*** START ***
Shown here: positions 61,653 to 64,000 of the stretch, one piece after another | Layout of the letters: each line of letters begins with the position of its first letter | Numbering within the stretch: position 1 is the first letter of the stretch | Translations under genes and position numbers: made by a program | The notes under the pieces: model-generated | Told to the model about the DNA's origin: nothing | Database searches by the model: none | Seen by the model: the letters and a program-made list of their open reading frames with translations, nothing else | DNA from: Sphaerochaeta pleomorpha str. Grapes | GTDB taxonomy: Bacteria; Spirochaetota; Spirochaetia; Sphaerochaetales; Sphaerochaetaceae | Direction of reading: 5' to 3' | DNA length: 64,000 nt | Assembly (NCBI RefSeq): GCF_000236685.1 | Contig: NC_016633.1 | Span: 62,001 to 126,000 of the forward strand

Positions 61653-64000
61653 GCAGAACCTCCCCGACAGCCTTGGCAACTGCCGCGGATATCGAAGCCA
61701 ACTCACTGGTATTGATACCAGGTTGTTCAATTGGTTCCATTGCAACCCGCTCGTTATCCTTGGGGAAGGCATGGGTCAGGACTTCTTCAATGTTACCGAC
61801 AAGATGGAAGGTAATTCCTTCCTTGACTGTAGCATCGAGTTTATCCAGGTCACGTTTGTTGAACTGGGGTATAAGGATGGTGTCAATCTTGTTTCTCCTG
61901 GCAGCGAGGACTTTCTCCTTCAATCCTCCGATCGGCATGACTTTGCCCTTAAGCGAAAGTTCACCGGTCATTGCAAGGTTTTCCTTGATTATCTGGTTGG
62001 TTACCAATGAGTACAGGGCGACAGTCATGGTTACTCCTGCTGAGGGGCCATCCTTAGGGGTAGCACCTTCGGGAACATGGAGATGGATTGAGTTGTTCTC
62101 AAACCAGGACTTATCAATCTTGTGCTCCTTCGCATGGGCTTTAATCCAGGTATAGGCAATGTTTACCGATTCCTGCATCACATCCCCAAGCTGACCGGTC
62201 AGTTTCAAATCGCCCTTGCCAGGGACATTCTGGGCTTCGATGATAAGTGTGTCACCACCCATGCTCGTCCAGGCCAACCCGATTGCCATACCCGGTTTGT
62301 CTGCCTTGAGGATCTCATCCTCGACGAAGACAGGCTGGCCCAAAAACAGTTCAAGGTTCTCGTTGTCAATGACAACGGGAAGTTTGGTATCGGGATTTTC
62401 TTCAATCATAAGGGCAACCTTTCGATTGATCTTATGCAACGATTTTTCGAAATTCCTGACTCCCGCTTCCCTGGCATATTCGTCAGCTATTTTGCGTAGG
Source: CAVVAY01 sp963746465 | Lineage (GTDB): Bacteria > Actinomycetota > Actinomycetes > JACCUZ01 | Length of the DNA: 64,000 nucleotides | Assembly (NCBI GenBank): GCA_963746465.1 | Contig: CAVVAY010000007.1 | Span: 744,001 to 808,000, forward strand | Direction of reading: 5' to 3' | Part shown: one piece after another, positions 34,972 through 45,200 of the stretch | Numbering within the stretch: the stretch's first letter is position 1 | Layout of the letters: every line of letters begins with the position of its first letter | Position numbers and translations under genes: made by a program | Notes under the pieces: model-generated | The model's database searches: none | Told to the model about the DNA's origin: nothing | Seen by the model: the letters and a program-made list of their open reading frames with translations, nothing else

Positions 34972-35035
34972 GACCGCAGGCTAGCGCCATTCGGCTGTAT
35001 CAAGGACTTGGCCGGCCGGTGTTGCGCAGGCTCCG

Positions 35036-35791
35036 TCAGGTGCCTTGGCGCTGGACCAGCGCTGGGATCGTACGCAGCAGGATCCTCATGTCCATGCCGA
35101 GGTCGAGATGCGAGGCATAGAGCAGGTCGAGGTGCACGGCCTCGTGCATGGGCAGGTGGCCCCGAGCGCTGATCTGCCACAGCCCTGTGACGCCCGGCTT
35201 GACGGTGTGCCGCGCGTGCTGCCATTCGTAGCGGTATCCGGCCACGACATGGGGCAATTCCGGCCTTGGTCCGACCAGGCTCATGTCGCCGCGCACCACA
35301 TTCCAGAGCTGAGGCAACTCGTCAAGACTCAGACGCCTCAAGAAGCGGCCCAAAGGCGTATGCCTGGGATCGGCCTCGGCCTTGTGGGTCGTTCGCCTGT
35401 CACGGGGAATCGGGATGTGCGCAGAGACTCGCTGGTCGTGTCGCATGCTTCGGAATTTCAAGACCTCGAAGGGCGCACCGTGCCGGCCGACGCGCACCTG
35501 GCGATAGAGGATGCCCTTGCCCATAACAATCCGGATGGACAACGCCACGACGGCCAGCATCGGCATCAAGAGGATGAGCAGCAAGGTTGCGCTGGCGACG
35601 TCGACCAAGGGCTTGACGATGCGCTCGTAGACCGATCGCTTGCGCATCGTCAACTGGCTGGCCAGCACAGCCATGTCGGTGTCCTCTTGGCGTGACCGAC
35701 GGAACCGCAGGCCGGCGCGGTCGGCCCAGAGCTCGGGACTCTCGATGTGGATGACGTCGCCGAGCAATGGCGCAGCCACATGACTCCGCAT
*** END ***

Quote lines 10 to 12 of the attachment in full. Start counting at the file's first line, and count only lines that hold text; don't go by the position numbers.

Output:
62301 CTGCCTTGAGGATCTCATCCTCGACGAAGACAGGCTGGCCCAAAAACAGTTCAAGGTTCTCGTTGTCAATGACAACGGGAAGTTTGGTATCGGGATTTTC
62401 TTCAATCATAAGGGCAACCTTTCGATTGATCTTATGCAACGATTTTTCGAAATTCCTGACTCCCGCTTCCCTGGCATATTCGTCAGCTATTTTGCGTAGG
Source: CAVVAY01 sp963746465 | Lineage (GTDB): Bacteria > Actinomycetota > Actinomycetes > JACCUZ01 | Length of the DNA: 64,000 nucleotides | Assembly (NCBI GenBank): GCA_963746465.1 | Contig: CAVVAY010000007.1 | Span: 744,001 to 808,000, forward strand | Direction of reading: 5' to 3' | Part shown: one piece after another, positions 34,972 through 45,200 of the stretch | Numbering within the stretch: the stretch's first letter is position 1 | Layout of the letters: every line of letters begins with the position of its first letter | Position numbers and translations under genes: made by a program | Notes under the pieces: model-generated | The model's database searches: none | Told to the model about the DNA's origin: nothing | Seen by the model: the letters and a program-made list of their open reading frames with translations, nothing else